Anyone who has been watching Kremlin politics for a long time has probably noticed something strange in the air: Russia is too silent.
There doesn’t appear to be any grand political game unfolding. The average Russian is too busy just surviving and seems to have lost interest in watching Ukraine-bashing or victorious Syrian exploits on Kremlin-run television networks.
Does this mean we should expect Vladimir Putin to launch some new political adventure this coming year?
The Kremlin’s plan for Putin’s re-election in 2018 was to make sure he got more votes than in any previous election — including in 2008, when Dmitry Medvedev became president. A moderate communist and a television celebrity with some liberal credentials were employed to play supporting roles and diversify the ballot. It was a success. The Kremlin got out the vote — no small feat in a totally uncontested election.
Russia’s political management was apparently so overwhelmed with creating drama in a decidedly undramatic race that it took all post-election politics for granted. Unpleasant policy stuff like, say, increasing taxes and the retirement age were postponed until after the election. They clearly believed that no harm could be done once the big event was over.
In fact, it was only after the election that everything began to unravel.
Voters hated the increase of the retirement age. The Kremlin’s spy mishaps were highly publicized. Putin’s approval rating reached four-year lows. The elections in September went haywire in a number of regions. The Istanbul-based Patriarch of Constantinople decided to heed Ukraine’s call to create a local Orthodox church with the center in Kiev, thwarting Moscow’s efforts of keeping at least a faith-based authority over Ukraine.
None of these events was fateful in itself.
Spy scandals happen all the time. Ratings go up and down. In the September elections, most regions dutifully played Moscow’s game and voted for the candidate endorsed by Putin (just four out of 26 territories that held elections this year didn’t cooperate. What are four regions for a country of 80-plus?) And the church issues are no big deal either. In the 21st century, the church does not hold the crowning position it used to.
And yet all of these issues taken together do sound like a rasp produced by a faulty mechanism.
For almost two decades, Vladimir Putin and his inner circle have been driven by a passion to turn their political system into a finely tuned and efficient instrument. They weeded out the unpredictable and the weak. They replaced disloyal officials. They installed competent bureaucrats in place of the incompetent ones. They also harassed, persecuted, prosecuted, jailed and drove into exile those who were too stubborn or out of reach. Political murders in Russia over the past 20 years have never been properly investigated, which is why we will leave them out of the picture for now.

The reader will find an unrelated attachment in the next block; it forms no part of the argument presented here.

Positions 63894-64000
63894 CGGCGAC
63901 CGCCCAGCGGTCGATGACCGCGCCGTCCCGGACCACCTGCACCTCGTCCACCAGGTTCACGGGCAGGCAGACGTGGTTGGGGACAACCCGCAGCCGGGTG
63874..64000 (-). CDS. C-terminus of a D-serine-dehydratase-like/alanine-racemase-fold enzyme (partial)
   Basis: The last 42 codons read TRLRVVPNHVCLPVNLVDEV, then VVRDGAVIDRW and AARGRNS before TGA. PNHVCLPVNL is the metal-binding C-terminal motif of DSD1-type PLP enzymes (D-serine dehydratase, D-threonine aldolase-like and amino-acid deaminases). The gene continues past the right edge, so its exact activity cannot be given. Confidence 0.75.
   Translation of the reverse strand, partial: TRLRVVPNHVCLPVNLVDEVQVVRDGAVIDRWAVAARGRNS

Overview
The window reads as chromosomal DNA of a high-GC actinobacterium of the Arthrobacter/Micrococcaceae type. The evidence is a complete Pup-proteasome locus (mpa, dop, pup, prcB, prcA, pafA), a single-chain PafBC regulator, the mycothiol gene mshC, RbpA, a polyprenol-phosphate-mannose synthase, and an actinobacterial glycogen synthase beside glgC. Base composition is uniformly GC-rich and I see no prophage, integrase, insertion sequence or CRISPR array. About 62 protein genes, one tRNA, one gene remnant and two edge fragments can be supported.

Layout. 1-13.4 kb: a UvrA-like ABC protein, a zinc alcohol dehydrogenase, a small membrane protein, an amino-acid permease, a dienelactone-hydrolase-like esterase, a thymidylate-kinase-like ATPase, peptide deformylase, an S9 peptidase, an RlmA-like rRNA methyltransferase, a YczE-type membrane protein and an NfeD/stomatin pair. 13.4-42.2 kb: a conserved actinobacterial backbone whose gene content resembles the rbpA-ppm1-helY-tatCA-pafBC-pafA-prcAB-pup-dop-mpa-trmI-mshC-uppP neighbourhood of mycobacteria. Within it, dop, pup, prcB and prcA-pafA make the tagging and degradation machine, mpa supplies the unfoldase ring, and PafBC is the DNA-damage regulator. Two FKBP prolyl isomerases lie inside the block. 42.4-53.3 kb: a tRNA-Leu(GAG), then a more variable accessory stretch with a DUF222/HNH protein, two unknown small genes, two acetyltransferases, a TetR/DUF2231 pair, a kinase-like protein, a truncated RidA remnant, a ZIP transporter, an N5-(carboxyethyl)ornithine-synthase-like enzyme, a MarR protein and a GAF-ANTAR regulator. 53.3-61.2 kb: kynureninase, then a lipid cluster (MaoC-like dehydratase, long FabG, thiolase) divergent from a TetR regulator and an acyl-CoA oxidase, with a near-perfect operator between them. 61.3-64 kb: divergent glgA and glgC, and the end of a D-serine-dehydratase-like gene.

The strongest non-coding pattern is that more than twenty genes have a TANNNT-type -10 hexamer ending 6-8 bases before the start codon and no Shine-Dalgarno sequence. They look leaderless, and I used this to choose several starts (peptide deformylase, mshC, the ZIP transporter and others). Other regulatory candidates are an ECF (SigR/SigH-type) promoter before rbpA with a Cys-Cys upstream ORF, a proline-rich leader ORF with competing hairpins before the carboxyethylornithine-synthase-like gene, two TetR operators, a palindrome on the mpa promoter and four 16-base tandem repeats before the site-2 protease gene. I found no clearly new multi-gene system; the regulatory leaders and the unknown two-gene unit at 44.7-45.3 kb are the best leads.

For years, the Kremlin has been busy filtering out rogue actors — rogue from the Kremlin’s point of view. Lawmakers who refused to cooperate were phased out to make room for “expert policymakers” on the Kremlin’s payroll. Businessmen were expropriated not because Putin was a communist (by no means), but in the name of national security — the Kremlin’s security experts will tell you so. Newspapers which refused to cooperate were stopped not because they were independent but because, in the Kremlin’s view, they were funded by adversarial, often foreign, interests — the Kremlin’s media experts will tell you so.
The public figures, entrepreneurs and journalists who are no longer present in the political scene are absent not because of their beliefs — they hold diverse beliefs — but because they stood in the way of experts. The Kremlin has no ideology, at least not in the 20th-century sense of the notion. But the Kremlin does believe in the power of expertise. The security expert makes life safe. The policymaking expert runs domestic politics. And media experts finetune the Kremlin’s PR, rather than party, line.
But recently, the Kremlin’s machine has become too visible and its screeching too loud. We will hear more of it.
Some in Russia expect Putin to embark on a major political adventure. When caught in similarly dire circumstances in the past, Putin has responded by unleashing a crisis of his own making: A military operation abroad or a major political reshuffle at home. What is he preparing this time? Perhaps a falling out with Japan’s Shinzo Abe over the Kuril Islands?
The only element missing in the Kremlin’s, and often the pundits’, calculations is a living person. Actual humans seem increasingly superfluous to the Kremlin’s fine statecraft. The political machine has worked so well in past years that the only challenges the leadership saw were exotic problems. Reaching a certain number of votes in an election was a kind of political sport.
It is a mistake to think that authoritarian regimes grow organically, all by themselves. Just like democracies, they have to be nurtured and defended. And just like democracies, they can be easily taken for granted by those who benefit from them.
The Russian regime does not look like that of the Hungarian Prime Minister Viktor Orban or that of U.S. President Donald Trump.
It looks more like a tired regime, one likely to stir resentment and discontent because it has been around for too long and its leaders have grown too arrogant to listen to the voice of those down below.
Maxim Trudolyubov is a senior advisor at the Kennan Institute. The views expressed in opinion pieces do not necessarily reflect the editorial position of The Moscow Times. A version of this article appeared in our special "Russia in 2019" print issue. For more in the series, click here.